Limits of scientific explanation (II)

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Marcin Gorazda


The second part of the text is intended to deal with the anti-naturalistic argument of F.A. Hayek. To present it comprehensively, however, his theory of mind has to be outlined first.

According to Hayek, the way in which we perceive the world is entirely grounded in the biological construction of our neural order and thus, from this perspective, he seems to be a naturalist. He excludes any non-natural properties of our cognition like e.g. transcendental free will. However, a closer look at the functioning of our biological apparatus of perception divulges certain inherent and internal restrictions. First of all, we notice that the neural order (biological construction of neurons) is in fact a very complex apparatus of classification and discrimination of sensory impulses. Impulses may come from reality which is outer to the neural order as well as from the inside. The apparatus of classification and discrimination of sensory impulses is not stable, but permanently dynamic. An unstoppable attack of sensations and relevant responses of the system creates new classification rules (neural connections) and demolishes those which have been inactive for a longer time. A system of those rules, existing in a particular time unit, forms a model of reality which imperfectly corresponds to the existing, transcendent reality.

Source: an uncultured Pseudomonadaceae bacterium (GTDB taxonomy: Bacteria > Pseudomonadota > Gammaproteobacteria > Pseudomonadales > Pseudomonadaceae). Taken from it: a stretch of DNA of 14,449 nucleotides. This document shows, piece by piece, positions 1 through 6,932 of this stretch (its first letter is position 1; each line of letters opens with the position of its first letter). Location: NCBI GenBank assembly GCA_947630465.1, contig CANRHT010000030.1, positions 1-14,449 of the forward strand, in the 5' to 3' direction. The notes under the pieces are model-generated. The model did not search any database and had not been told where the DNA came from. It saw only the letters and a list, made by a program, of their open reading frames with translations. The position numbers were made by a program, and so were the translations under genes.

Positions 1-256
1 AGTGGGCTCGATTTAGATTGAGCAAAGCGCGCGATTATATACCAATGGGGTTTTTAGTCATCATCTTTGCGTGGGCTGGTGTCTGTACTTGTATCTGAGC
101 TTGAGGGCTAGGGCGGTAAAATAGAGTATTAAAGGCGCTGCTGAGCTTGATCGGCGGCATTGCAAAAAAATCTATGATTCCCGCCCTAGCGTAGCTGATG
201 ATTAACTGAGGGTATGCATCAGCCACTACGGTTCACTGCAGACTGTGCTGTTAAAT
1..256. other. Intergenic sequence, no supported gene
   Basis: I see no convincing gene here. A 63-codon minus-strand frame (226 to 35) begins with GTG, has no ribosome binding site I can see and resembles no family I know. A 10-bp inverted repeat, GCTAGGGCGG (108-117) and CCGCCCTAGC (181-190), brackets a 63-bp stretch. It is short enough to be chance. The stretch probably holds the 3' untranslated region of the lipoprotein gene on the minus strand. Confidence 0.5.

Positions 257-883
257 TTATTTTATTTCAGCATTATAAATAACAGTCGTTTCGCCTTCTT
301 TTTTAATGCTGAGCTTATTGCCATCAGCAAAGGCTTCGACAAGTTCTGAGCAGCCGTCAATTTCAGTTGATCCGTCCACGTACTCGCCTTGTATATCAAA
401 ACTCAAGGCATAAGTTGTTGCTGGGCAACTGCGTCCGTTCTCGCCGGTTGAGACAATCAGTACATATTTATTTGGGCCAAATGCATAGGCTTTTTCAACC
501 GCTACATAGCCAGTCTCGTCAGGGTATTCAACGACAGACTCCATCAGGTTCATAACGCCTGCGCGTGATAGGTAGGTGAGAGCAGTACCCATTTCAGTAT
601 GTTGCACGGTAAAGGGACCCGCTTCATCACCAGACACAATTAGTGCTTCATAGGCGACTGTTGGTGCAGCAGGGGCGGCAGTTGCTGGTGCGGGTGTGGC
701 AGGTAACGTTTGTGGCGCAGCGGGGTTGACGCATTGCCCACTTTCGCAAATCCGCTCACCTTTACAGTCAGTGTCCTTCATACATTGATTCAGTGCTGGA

The final argument for anti-naturalism which is elucidated in the text is Hayek’s idea of what is explanation and where lie its limits. This idea can be reduced to the following quotation: “…any apparatus of classification must possess a structure of a higher degree of complexity that is possessed by an object which it classifies.” In other words: if our cognitive system is an “apparatus of classification”, and if an explanation means modeling, and if a complete explanation requires the explanation of the apparatus itself, then a complete explanation is not possible at all, as the apparatus, which has a certain level of complexity, cannot upgrade this level in order to explain itself. Hayek’s reasoning is generally approved yet it is emphasized, however, that it rests on very strong assumptions which are identified and named at the end of the text.

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How to Cite
Gorazda, M. (2013). Limits of scientific explanation (II). Philosophical Problems in Science (Zagadnienia Filozoficzne W Nauce), (52), 53–106. Retrieved from


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